Environmental Science Classes Release American Shad


Environmental science students released American shad fish into the Anacostia River. Photo: A. Drauglis via Creative Commons.

Last April, the Sidwell Friends environmental science classes participated in a field trip organized by the Anacostia Watershed Society (AWS). The AWS designed a program to restore the American shad population in Washington rivers with the participation of local schools.The program involved work both at Sidwell and at the Anacostia River, with students raising baby shads provided by the Anacostia Watershed Society before their visit to the river. Students learned how to monitor viable living conditions for the fish, such as water temperature and pH levels that drastically affect the survival of the shad. A week later, students released the fish into the Anacostia River.

While not every student could participate in the field trip, they still helped with raising the eggs. Senior Maddie Mohamadi said of the activity, “Even though I didn’t have the chance to release them into the river, I still enjoyed raising and watching the eggs grow and hatch. I recommend this lab continue in future years, even if it’s just in the classroom.”

Junior Gracie Dogramaci shared, “It was memorable when we released the shad because we had worked for so long to create hospitable water conditions for the shad and helped to raise the eggs.” The project teaches students about the significance of pollution and its consequences on the survival of species and an entire ecosystem.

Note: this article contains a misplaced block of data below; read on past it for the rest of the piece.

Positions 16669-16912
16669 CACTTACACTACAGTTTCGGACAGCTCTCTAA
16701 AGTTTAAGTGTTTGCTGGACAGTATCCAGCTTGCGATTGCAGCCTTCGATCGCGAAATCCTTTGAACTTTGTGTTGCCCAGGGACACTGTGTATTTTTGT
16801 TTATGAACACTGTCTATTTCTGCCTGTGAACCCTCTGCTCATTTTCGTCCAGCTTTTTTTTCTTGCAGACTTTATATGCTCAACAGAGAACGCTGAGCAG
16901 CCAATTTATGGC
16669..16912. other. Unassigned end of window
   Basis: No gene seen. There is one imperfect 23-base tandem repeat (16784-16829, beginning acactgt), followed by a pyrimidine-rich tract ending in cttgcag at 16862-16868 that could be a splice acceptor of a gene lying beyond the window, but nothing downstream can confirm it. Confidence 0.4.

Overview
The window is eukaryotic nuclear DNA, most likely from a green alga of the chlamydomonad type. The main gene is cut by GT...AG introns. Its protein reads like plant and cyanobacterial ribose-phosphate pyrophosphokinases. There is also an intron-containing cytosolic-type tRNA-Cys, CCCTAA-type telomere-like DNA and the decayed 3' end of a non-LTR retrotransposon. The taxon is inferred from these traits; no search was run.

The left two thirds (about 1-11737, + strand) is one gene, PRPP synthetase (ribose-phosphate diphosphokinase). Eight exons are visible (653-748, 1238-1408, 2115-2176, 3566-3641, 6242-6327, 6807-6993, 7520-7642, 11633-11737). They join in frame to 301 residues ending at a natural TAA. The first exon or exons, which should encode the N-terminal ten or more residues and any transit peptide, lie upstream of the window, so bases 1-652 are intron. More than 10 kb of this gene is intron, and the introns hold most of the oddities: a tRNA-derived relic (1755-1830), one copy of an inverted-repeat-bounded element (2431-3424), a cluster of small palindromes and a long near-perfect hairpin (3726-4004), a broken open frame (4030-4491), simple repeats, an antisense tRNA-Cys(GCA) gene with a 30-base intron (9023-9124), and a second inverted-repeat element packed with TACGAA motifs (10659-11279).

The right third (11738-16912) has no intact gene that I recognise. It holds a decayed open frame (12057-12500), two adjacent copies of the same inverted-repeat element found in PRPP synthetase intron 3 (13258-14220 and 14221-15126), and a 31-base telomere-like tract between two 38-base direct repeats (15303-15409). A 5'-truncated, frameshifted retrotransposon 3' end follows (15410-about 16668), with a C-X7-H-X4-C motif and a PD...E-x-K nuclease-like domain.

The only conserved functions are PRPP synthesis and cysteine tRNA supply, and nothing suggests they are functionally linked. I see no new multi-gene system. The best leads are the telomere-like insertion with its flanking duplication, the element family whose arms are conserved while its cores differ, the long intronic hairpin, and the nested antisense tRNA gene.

Alongside the shad release, students took a boat tour of the Anacostia River, where they learned about the river’s local history and the historical sources of pollution. This experience allowed the students to further expand their understanding of the work they had been doing throughout the school year.

“It was incredibly interesting to see locations where polluted sewage water runs into the Anacostia due to poor planning when it came to building the wastewater system in the DMV area,” Dogramaci said. She added that her observations on this trip helped her connect the topics she learned in the classroom to the real world.

Upper School Science Teacher Emily Boyer mentioned that in her environmental science class, students learned about the life cycle of American shad and how to recognize dead, or “dud,” eggs. She hopes they understand how “their efforts will help contribute to the rebound of this important native species.”

Previously, Boyer had helped to run a program at the Anacostia Watershed Society. She enjoyed it because she connected with different schools across the Washington area and found it rewarding  to be on the teaching end of the experience.

Dogramaci added, “This trip was one of the highlights of the class for me because we were able to apply much of what we had learned and use it in an actual activity that would have a beneficial impact on shad populations as well as the reliant ecosystem.”

Dogramaci believes connecting her learning to real-world scenarios helped her become more engaged in her classwork through learning about the impacts of human action on the environment and its ecosystems. She also enjoyed the hands-on learning during their trip and connecting to the natural community of the area.

Students and teachers found Sidwell’s work with the Anacostia Watershed Society to be memorable, engaging and interactive, and they hope to continue restoring American shad populations in the Washington area.

Passionate about direct contact with conservation efforts as a part of learning, Boyer hopes that Environmental Science classes can continue this field trip in future years. “It’s such a great experience for students to be connected to local ecology and conservation. This project also connects really well to many different topics we learned about in Environmental Science,” said Boyer.